Saturday, October 11, 2014

Prions are Primary Target for Aging Research by UCSF and Berkeley Scientists

            With a $3 million grant from the Glenn Foundation for medical research, UC-Berkeley and UCSF scientist are joining forces to build an integrated research center targeting a variety of neurodegenerative diseases, such as Alzheimer’s and Parkinson’s. The primary targets for research are prions, which are recently discovered infectious proteins that seem to be the culprit of many neurological disorders.
            As people age, proteins and other cellular functions deteriorate overtime. Sometimes these misfolded proteins can aggregate and become toxic to cells. Prions in particular are of special concern, because they are infectious by serving as template to convert other proteins to fold in the same, “rogue” manner. Prions were discovered in 1997 by Dr. Stanley Prusiner, now a co-director for the Paul F. Glenn Center for Aging Research, as the cause of Creutzfeldt-Jakob Disease, or more colloquially as “Mad Cow”. Some prions are acquired, such as “Mad Cow” in which the protein is in undercooked beef, some are inherited, and some cases are sporadic.  While prions are infectious, none are contagious through normal person-to-person contact (however Kuru, another prionic disease is spread through cannibalism).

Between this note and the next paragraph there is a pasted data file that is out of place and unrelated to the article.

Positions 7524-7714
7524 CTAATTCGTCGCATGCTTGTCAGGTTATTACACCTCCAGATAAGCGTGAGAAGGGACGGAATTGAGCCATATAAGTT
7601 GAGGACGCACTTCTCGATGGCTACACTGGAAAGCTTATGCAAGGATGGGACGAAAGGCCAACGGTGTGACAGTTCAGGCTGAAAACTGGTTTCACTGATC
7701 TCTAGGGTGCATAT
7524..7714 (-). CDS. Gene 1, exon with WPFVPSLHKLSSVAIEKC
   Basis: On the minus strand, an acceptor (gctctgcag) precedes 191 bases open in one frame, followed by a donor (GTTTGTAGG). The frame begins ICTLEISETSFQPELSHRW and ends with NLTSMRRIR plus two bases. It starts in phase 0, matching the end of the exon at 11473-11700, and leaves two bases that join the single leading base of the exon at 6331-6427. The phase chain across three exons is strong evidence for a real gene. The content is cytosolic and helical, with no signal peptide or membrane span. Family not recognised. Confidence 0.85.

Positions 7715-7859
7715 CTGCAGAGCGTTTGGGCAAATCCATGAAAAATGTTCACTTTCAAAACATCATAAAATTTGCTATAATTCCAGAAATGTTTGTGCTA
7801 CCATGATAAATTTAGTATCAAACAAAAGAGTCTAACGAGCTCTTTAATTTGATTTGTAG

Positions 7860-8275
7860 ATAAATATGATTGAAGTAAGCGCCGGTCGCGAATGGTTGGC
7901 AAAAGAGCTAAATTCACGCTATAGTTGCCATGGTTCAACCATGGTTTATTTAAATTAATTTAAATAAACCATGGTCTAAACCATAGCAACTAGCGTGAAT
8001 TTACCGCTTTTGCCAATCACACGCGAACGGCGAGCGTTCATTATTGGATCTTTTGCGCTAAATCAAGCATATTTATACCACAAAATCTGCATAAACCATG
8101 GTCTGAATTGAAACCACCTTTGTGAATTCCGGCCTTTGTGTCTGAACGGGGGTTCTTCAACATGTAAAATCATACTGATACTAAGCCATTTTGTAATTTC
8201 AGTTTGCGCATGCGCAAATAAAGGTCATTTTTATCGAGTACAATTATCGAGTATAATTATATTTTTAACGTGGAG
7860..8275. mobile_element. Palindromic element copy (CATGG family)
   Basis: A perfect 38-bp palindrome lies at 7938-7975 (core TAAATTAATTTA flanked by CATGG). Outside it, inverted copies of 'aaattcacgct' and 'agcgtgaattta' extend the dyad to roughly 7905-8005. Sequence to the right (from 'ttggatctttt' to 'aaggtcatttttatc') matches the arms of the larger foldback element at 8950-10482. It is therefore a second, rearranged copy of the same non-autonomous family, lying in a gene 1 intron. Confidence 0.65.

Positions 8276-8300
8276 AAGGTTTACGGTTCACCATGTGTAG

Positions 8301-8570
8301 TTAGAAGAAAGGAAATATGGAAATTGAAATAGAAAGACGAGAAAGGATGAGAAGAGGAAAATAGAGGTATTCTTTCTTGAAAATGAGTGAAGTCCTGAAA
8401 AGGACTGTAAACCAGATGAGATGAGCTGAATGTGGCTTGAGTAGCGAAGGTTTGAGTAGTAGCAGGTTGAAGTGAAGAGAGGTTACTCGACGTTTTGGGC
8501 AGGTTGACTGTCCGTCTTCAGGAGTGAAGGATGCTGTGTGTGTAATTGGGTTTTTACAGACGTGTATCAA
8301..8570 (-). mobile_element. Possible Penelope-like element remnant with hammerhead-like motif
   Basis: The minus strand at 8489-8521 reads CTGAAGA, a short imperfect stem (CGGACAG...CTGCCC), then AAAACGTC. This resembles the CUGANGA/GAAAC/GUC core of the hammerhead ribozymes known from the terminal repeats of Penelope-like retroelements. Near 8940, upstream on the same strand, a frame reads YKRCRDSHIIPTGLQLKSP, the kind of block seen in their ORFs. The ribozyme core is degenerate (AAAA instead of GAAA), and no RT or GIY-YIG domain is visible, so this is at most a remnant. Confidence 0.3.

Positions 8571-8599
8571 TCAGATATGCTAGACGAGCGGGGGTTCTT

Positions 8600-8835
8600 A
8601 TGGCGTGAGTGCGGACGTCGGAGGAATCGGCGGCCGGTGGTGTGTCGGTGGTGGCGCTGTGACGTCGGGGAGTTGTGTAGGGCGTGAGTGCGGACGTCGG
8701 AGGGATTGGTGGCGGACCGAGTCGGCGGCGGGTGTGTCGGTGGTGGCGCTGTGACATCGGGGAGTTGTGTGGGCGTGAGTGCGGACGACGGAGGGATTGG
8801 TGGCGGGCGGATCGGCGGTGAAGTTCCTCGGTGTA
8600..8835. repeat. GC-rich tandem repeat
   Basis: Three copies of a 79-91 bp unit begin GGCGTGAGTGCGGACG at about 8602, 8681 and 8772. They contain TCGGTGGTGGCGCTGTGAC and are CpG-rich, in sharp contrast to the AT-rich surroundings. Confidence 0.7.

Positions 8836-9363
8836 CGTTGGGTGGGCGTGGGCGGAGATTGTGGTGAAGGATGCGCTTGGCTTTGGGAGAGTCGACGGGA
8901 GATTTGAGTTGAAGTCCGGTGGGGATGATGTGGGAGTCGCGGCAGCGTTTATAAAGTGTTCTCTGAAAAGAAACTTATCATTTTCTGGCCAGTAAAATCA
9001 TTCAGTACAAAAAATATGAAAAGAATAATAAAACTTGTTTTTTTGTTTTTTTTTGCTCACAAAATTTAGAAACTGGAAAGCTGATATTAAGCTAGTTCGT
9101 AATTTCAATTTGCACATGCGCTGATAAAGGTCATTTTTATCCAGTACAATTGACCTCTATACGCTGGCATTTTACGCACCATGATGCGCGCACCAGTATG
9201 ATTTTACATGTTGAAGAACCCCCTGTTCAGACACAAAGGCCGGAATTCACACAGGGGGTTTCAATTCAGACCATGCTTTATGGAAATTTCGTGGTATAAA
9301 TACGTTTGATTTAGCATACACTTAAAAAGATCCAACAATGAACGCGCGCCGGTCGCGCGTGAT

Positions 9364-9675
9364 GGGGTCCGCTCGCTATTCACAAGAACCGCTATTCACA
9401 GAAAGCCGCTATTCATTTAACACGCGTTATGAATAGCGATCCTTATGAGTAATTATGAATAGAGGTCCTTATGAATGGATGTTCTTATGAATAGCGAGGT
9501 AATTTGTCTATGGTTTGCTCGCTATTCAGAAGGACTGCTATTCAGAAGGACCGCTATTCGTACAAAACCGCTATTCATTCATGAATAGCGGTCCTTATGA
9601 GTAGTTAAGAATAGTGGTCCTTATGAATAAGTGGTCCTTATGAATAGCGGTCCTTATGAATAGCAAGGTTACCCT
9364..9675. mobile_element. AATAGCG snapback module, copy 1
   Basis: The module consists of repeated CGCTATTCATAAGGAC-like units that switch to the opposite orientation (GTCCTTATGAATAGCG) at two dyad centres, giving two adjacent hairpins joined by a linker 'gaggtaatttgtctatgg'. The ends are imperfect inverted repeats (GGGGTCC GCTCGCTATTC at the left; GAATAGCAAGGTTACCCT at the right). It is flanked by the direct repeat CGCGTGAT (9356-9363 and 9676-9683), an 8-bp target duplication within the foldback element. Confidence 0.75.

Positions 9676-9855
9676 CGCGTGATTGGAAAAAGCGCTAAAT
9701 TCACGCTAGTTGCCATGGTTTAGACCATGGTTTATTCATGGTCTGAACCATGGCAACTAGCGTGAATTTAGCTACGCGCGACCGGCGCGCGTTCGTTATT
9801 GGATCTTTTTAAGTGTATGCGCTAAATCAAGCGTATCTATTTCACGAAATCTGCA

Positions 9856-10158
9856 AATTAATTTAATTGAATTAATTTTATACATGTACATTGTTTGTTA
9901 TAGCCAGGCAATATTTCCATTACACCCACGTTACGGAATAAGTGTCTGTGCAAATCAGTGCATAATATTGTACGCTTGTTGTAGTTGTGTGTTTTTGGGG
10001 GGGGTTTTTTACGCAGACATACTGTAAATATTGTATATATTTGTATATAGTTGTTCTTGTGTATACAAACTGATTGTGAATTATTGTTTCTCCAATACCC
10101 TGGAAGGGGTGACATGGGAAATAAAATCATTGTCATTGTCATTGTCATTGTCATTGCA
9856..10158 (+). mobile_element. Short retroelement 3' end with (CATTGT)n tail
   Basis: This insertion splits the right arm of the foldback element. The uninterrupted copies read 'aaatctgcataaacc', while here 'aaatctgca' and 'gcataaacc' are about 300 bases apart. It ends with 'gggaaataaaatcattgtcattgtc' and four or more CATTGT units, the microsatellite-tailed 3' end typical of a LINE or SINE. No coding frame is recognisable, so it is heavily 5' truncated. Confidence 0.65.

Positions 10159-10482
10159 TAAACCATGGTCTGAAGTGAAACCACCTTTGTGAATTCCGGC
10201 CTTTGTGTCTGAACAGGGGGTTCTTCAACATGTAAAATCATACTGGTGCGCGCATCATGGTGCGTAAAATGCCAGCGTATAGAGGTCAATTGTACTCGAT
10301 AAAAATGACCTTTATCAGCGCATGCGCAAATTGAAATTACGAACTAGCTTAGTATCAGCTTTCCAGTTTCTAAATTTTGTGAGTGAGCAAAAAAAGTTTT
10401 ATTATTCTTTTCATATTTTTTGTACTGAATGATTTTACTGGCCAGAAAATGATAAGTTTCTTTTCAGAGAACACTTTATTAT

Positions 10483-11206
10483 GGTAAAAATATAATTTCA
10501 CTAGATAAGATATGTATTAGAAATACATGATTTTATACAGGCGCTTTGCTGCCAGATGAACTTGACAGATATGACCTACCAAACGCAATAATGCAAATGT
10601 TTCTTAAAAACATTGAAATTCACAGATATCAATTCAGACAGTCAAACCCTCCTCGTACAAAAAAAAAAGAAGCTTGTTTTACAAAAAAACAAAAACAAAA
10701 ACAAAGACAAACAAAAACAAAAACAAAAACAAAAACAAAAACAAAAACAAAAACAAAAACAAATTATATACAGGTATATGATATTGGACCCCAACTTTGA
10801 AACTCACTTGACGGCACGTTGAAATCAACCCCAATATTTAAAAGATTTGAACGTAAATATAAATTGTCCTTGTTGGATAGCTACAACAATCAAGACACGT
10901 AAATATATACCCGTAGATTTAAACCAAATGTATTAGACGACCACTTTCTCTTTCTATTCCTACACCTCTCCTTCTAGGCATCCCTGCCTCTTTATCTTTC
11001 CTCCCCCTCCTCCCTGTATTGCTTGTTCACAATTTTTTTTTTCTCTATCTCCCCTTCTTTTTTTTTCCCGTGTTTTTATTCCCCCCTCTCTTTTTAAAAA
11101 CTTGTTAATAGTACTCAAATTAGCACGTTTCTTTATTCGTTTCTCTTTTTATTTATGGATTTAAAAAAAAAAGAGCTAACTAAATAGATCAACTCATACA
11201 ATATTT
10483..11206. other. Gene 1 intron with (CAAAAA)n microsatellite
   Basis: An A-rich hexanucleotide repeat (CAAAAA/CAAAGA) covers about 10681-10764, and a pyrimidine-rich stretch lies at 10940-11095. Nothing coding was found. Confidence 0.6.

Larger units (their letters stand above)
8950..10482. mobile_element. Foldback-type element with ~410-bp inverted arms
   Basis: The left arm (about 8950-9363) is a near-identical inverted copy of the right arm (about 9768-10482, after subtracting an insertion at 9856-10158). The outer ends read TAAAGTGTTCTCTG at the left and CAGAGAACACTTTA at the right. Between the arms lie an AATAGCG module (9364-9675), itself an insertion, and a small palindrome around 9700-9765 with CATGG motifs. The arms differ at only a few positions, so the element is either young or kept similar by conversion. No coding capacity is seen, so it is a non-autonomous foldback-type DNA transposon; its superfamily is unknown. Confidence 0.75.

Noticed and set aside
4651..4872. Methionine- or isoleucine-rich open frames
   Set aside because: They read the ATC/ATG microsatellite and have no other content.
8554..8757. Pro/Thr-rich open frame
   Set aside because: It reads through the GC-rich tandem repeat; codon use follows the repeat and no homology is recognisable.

According to contemporary research Alzheimer’s and Parkinson’s appear to be caused by prions and new therapies will take an interdisciplinary approach. Researchers at UCB and UCSF will look at every stage of a proteins life cycle from the quality control mechanisms in cells, protein chaperones that aid in folding, and protein degradation to find a specific approach for anti-prion therapy.
           Dr. Prusiner states that Alzheimer’s alone kills as many people each year as cancer does yet, receives only ten percent of the amount of funding. The Glenn Center research center represents great strides in a new and promising field.

-Will St. Amant

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